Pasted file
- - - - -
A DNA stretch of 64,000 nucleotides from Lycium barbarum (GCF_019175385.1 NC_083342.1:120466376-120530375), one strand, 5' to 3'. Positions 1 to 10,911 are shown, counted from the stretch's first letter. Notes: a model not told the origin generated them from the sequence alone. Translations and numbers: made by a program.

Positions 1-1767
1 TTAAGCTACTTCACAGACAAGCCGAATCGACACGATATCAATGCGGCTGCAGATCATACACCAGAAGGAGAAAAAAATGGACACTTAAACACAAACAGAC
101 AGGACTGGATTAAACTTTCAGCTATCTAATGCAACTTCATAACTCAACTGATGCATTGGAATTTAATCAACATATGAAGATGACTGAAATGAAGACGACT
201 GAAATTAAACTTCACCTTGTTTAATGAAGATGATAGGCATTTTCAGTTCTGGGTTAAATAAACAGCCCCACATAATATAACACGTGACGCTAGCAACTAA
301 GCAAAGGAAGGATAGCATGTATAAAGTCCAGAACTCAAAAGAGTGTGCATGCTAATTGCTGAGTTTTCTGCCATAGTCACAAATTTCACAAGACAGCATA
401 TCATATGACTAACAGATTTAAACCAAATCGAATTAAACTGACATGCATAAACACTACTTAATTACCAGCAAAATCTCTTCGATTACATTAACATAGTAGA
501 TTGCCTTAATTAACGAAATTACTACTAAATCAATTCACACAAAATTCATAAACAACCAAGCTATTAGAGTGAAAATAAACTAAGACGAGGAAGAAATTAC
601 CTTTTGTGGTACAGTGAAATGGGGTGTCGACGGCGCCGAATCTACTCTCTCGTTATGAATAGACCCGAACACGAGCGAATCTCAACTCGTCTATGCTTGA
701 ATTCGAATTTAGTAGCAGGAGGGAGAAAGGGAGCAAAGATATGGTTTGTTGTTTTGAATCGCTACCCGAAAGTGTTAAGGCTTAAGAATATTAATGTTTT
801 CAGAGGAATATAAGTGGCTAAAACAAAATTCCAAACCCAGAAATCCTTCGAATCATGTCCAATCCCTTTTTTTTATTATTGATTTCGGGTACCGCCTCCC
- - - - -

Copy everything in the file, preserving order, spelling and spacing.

A DNA stretch of 64,000 nucleotides from Lycium barbarum (GCF_019175385.1 NC_083342.1:120466376-120530375), one strand, 5' to 3'. Positions 1 to 10,911 are shown, counted from the stretch's first letter. Notes: a model not told the origin generated them from the sequence alone. Translations and numbers: made by a program.

Positions 1-1767
1 TTAAGCTACTTCACAGACAAGCCGAATCGACACGATATCAATGCGGCTGCAGATCATACACCAGAAGGAGAAAAAAATGGACACTTAAACACAAACAGAC
101 AGGACTGGATTAAACTTTCAGCTATCTAATGCAACTTCATAACTCAACTGATGCATTGGAATTTAATCAACATATGAAGATGACTGAAATGAAGACGACT
201 GAAATTAAACTTCACCTTGTTTAATGAAGATGATAGGCATTTTCAGTTCTGGGTTAAATAAACAGCCCCACATAATATAACACGTGACGCTAGCAACTAA
301 GCAAAGGAAGGATAGCATGTATAAAGTCCAGAACTCAAAAGAGTGTGCATGCTAATTGCTGAGTTTTCTGCCATAGTCACAAATTTCACAAGACAGCATA
401 TCATATGACTAACAGATTTAAACCAAATCGAATTAAACTGACATGCATAAACACTACTTAATTACCAGCAAAATCTCTTCGATTACATTAACATAGTAGA
501 TTGCCTTAATTAACGAAATTACTACTAAATCAATTCACACAAAATTCATAAACAACCAAGCTATTAGAGTGAAAATAAACTAAGACGAGGAAGAAATTAC
601 CTTTTGTGGTACAGTGAAATGGGGTGTCGACGGCGCCGAATCTACTCTCTCGTTATGAATAGACCCGAACACGAGCGAATCTCAACTCGTCTATGCTTGA
701 ATTCGAATTTAGTAGCAGGAGGGAGAAAGGGAGCAAAGATATGGTTTGTTGTTTTGAATCGCTACCCGAAAGTGTTAAGGCTTAAGAATATTAATGTTTT
801 CAGAGGAATATAAGTGGCTAAAACAAAATTCCAAACCCAGAAATCCTTCGAATCATGTCCAATCCCTTTTTTTTATTATTGATTTCGGGTACCGCCTCCC